MedDRA + VAERS: A marriage made in hell?

This post is a Golden DDoS Award winner

So far, this blog was DDoS’d only three times within 24 hours of its publication. That deserves a prize.

Quick: what do a broken femur, Henoch-Schönlein purpura, fainting, an expired vaccine and a healthy childbirth have in common? If your answer was “they’re all valid MedDRA codes”, you’re doing pretty well. If you, from that, deduced that they all can be logged on VAERS as adverse effects of vaccination, you’re exceeding expectations. And if you also realise that the idea that Jane got an expired HPV vaccine, and as a consequence broke her femur, developed Henoch-Schönlein purpura, and suddenly gave birth to a healthy baby boy is completely idiotic and yet can be logged on VAERS, you’re getting where I’m going.

MedDRA is a medical nomenclature specifically developed for the purposes of pharmacovigilance. The idea is, actually, not dreadful – there are some things in a usual medical nomenclature like ICD-10 that are not appropriate for a nomenclature used for pharmacovigilance reporting (V97.33: sucked into jet engine comes to my mind), and then there are things that are specific to pharmacovigilance, such as “oh shoot, that was not supposed to go up his bum!” (MedDRA 10013659: vaccine administered at inappropriate site), “we overdosed little Johnny on the flu vaccine!” (MedDRA 10000381: drug overdose, accidental) and other joys that generally do only happen in the context of pharmacovigilance. So far, so good.

At the same time, MedDRA is non-hierarchical, at least on the coding level. Thus, while the ICD code V97.33 tells you that you’re dealing with an external cause of mortality and morbidity (V and Y codes), specifically air and space transport (V95-97), more specifically ‘other’ specific air transport accidents, specifically getting sucked into a jet engine (V97.33), there’s no way to extract from MedDRA 10000381 what the hell we’re dealing with. Not only do we not know if it’s a test result, a procedure, a test or a disease, we are hopelessly lost as to figuring out what larger categories it belongs to. To make matters worse, MedDRA is proprietary – which in and of itself is offensive to the extreme to the idea of open research on VAERS and other public databases: a public database should not rely on proprietary encoding! -, and it lacks the inherent logic of ICD-10. Consider the encoding of the clinical diagnosis of unilateral headache in both:

SOC: System Organ Class, HLGT: High Level Group Term, HLT: High Level Term, PT: Preferred Term, LLT: Lower Level Term

Attempting to encode the same concept in MedDRA and ICD-10, note that the final code in MedDRA (10067040) does not allow for the predecessors to be reverse engineered, unless a look-up table is used – which is proprietary. ICD-10, at the same time, uses a structure that encodes the entire ‘ancestry’ of an entity in the final code. Not only does this allow for intermediate codes, e.g. G44 for an ‘other’ headache syndrome until it is closer defined, it also allows for structured analysis of the final code and even without a look-up table (which is public, as is the whole ICD-10), the level of kinship between two IDC-10 codes can be ascertained with ease.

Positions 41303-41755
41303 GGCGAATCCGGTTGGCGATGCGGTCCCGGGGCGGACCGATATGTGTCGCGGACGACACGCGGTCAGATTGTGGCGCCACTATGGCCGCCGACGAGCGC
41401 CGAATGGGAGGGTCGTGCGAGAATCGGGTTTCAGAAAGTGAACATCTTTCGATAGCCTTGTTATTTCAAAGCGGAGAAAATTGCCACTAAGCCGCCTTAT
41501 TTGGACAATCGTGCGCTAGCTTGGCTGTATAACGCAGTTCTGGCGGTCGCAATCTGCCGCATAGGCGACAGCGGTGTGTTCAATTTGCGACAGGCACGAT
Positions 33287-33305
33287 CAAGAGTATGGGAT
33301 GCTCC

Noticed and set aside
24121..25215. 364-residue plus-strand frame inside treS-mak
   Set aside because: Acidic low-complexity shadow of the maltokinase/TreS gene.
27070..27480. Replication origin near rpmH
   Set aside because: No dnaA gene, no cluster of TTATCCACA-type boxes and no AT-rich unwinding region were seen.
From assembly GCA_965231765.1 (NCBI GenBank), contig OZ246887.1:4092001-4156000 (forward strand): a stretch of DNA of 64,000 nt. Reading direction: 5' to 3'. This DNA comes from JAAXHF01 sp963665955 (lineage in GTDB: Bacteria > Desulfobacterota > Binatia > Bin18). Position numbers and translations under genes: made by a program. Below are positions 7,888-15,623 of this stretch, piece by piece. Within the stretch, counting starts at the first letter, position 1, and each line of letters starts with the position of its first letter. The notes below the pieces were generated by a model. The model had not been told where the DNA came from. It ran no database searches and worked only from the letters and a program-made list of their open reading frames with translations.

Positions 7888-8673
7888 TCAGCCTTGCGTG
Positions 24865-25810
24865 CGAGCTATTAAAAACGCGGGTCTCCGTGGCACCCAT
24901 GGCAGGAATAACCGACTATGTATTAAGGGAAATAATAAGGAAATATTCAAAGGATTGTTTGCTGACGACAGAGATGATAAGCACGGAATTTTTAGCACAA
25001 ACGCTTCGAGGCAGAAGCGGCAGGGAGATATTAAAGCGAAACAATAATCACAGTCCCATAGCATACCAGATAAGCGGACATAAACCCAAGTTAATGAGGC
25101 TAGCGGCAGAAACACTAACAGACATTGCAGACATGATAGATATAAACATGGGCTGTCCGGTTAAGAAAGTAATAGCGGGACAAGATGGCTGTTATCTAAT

We know that an ICD code beginning with F will be something psychiatric and G will be neurological, and from that alone we can get some easy analytical approaches (a popular one is looking at billed codes and drilling down by hierarchical level of ICD-10 codes, something in which the ICD-10 is vastly superior to its predecessor). MedDRA, alas, does not help us such.

Garbage in, garbage out

OK, so we’ve got a nomenclature where the codes for needlestick injury, death, pneumonia, congenital myopathy and a CBC look all the same. That’s already bad enough. It gets worse when you can enter any and all of these into the one single field. Meet VAERS.

The idea of VAERS is to allow physicians, non-physicians and ‘members of the public’ to report incidents. These are then coded by the CDC and depending on seriousness, they may or may not be investigated (all reports that are regarded as ‘serious’ are investigated, according to the CDC). The problem is that this approach is susceptible to three particular vulnerabilities:

  • The single field problem: VAERS has a single field for ‘symptoms’. Everything’s a symptom. This includes pre-existing conditions, new onset conditions, vaccination errors, lab tests (not merely results, just the tests themselves!), interventions (without specifying if they’re before or after the vaccine), and so on. There is also no way to filter out factors that definitely have nothing to do with the vaccine, such as a pre-existing birth defect. The History/Allergies field is not coded.
  • The coding problem: what gets coded and what does not is sometimes imperfect. This being a human process, it’s impossible to expect perfection, but the ramifications to this to certain methods of analysis are immense. For instance. if there are 100 cases of uncontrollable vomiting, that may be a signal. But if half of those are coded as ‘gastrointestinal disorder’ (also an existing code), you have two values of 50, neither of which may end up being a signal.